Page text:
- The other time I ended up in the ER, because I was found by family laying naked on the stairs. I had met classmates from highschool and once the drinking started, I did not stop. Someone drove me home and then I woke up in the E.R. Needless to say, that was the last time I ever drank anything “hard” and convinced myself I only could drink beer (but looking at the one above, it doesn’t matter, since it has been more common, along with dinners out or just wanting to drink a beer to deal with life).
This is not a complete list of my drunk-a-log, but it demonstrates some of the more serious episodes. And what finally convinced me, is the fact that the most recent time I recognized that I was craving it in a fierce way. I was waking up each morning, waiting for the day to come to an end, so I can go to my favorite watering hole and have three of four beers before going to bed. Sitting there last night, listening to old music and reviewing these experiences, along with some of the better times of my life that I miss so much, I turned into a crying mess. I felt weak.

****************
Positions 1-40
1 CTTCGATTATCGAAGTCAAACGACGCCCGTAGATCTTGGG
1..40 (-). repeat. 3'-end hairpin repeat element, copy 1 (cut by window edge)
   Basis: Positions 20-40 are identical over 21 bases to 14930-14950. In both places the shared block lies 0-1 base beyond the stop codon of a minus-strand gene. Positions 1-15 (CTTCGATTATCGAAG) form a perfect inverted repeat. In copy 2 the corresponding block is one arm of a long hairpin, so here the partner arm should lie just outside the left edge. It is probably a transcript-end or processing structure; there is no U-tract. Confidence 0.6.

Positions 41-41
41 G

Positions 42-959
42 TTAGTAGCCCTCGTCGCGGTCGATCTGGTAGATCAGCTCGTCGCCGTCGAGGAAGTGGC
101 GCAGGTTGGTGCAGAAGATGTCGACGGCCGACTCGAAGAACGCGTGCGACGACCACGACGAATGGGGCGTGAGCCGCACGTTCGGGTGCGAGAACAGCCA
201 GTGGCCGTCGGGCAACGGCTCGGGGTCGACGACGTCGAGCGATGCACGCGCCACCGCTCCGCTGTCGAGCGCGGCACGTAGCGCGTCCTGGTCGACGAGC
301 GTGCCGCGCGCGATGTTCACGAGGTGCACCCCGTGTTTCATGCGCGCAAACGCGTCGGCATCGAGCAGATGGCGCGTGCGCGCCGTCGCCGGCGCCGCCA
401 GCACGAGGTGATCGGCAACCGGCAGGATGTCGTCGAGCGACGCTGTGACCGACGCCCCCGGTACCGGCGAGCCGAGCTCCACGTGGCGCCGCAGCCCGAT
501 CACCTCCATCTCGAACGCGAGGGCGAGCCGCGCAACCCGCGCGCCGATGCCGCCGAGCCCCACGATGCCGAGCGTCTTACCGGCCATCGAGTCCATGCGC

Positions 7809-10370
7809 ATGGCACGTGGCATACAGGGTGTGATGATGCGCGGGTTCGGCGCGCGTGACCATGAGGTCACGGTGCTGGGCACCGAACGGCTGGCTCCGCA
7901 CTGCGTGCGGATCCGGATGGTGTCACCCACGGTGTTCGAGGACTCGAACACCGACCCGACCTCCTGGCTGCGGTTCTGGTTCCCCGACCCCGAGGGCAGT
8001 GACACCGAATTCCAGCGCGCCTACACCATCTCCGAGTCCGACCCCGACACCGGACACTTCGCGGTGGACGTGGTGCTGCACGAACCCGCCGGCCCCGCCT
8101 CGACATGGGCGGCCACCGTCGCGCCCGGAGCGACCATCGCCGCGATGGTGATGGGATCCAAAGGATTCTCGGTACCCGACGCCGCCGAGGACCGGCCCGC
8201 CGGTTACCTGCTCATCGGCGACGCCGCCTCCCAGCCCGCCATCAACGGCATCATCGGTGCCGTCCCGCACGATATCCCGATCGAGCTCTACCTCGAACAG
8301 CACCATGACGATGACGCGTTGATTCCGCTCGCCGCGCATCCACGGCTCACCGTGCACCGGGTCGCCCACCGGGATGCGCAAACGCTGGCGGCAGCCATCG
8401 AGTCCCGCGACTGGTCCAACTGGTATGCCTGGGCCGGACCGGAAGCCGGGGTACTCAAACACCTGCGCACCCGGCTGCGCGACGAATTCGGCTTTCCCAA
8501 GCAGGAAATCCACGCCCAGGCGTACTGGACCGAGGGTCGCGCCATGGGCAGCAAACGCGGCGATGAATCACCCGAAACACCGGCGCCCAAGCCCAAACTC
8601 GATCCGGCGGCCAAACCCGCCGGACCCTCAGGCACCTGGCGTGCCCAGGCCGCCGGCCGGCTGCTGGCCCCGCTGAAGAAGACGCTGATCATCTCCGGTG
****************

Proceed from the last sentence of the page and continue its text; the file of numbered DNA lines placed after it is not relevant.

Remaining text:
I believe I am a real alcoholic. I believe I have no power of choice and that my life became unmanageable. I am finally at a place of acceptance about this disease. I don’t like it. I don’t want to be an alcoholic. But facts are facts and cannot be refuted, no matter how many years I’ve denied it, not matter how many years I’ve tried to hide it or minimize it. I need to begin this process.
And I’m on the verge of accepting a Higher Power beyond myself that can restore me to sanity. And I’m hoping the need to control those things I cannot will leave me.
22 days Sober, today…